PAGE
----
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Wednesday, February 23, 2011

Infanti: Anonymous Tax Publishing

Anthony C. Infanti (Pittsburgh) has published Foreword: On Publishing Anonymously, 8 Pitt. Tax Rev. 1 (2010). Here is the abstract:

In this foreword to the fall 2010 issue of the Pittsburgh Tax Review, I explain the troubling set of circumstances that led to our decision to publish one of the articles anonymously. All of the articles in this issue share a focus on suggestions for state and local tax reform in Pennsylvania. The circumstances surrounding the decision to publish this one article anonymously raise a host of questions regarding the extent to which tax professionals are free to make suggestions for tax reform without being subject to employer censorship.

http://taxprof.typepad.com/taxprof_blog/2011/02/infanti--1.html

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Comments

Read what you wrote. Very interesting. Why wouldn't a private sector employer not want its employees to write about subject matters not covered by the firm? Wouldn't the article, in itself, be a rainmaking potential? (We don't do this, but look at how smart we are so send your business to us.)

Unfortunately, I think the explanation leaves more unanswered questions that simply publishing it as anonymous and noting that the authors are anonymous. This is a moral stand that you (Mr. Infanti) is taking and at the same time he is withholding essential information from readers to make conclusions. And if you are going to get on a moral pedestal, don't you have the obligation to give us the facts to make the moral judgments as to the correctness of your or the employer's position? And if you had such moral qualms with publishing the article anonymously, why did you publish it at all other than to get on a pedestal? Is it such an important and insightful article that no one else has never thought of or addressed these issues? And if it reached this level, well now you know about it and you could write about it and thank the "anonymous authors" for their inspiration, and there is nothing the employer could do about that. seemingly. or you could circulate the ideas presented in the article to the academy at large, and let someone else write it from scratch with no discernible attachment to the original authors.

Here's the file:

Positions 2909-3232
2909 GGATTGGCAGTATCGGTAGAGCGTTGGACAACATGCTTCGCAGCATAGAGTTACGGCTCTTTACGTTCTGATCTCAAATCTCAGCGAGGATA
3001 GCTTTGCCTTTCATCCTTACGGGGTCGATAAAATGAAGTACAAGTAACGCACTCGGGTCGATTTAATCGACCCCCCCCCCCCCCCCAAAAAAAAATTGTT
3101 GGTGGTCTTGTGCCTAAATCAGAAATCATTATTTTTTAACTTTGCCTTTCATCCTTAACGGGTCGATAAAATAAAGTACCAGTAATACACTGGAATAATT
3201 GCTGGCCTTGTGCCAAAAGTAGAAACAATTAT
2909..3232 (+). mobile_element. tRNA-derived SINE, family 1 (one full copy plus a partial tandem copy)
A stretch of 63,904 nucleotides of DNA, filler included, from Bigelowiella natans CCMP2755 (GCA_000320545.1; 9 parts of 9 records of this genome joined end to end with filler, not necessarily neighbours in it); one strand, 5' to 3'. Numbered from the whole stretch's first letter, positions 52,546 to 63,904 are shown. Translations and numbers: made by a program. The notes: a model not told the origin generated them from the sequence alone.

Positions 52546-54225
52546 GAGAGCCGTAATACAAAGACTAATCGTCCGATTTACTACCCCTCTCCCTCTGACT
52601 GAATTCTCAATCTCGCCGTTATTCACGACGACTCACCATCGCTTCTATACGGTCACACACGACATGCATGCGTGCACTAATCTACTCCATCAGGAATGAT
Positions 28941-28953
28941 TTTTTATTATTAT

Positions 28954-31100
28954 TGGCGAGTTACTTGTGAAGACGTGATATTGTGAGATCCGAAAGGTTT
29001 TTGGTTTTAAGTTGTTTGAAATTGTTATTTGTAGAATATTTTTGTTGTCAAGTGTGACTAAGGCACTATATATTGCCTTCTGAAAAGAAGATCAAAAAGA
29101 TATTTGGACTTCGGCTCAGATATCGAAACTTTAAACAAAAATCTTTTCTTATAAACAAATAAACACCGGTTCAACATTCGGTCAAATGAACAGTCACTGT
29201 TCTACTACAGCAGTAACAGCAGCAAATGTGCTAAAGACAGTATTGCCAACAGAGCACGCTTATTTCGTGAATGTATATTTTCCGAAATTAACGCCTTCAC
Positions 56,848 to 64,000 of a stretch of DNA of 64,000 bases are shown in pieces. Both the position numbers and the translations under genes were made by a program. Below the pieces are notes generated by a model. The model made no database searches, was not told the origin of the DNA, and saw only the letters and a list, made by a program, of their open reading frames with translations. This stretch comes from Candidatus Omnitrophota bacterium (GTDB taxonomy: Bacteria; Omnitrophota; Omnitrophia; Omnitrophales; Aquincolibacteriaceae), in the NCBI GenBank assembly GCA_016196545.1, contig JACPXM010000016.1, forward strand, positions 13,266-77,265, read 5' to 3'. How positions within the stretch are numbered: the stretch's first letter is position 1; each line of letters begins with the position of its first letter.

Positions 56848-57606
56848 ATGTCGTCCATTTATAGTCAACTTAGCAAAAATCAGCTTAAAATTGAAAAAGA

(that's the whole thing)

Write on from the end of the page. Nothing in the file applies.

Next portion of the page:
the more I think about it, the more questions I have about the whole propriety of the matter. An private employer can censor you as much as they want. they are entitled. to excoriate this anonymous employer for heartlessly preventing the anonymous authors from publishing in this way seems to present an intolerance of the rights of employers to control their image, their employees, and their business.

argh. i am torn at all side, having been myself censored from publishing something by my employer. and no one made such a stink about it like this. perhaps this is the stink that needs to be made for all of those like me who had no stink made for them. perhaps airing the greivance of this just ain't right and it seems un-American (and Mr. Infanti does a wonderful job of explaining the psuedo-1st amendment issue that so many laymen just don't get). It almost seems as though an all or nothing policy might be better than a haggling and article by article, piece by piece, section by section, paragraph by paragraph, sentence by sentence, word by word fight. but absolutism, although easy, is not the best policy in my mind.

i don't know. apparently, the authors insisted on publishing, albeit anonymously, and the journal relented. the authors could have withdrawn the article. the there be a forward by Mr. Infanti about an article being withdrawn due to publishing issues with the authors' employer? if the authors insisted on publlication, was Mr. Infanti obliged to publish it knowing that anonymity would be required? By publishing, didn't Mr. Infanti create the very problem, anonymous publishing and the sordid details, he excoriates? He imply could have not published the article, and let someone else write on the subject or let the authors try to publish elsewhere. Also, because this was a special issue, there were bound to be time pressures unlike those at another journal (move it back an issue) or at Tax Notes (move it back a few weeks). So the time pressure was also a creation of the publication.

Again, I can see both sides, byut I hardly think the writers or Mr. Infanti are anything near martyrs, which the forward seems to imply (or conclude).

Posted by: tax guy | Feb 23, 2011 6:25:03 PM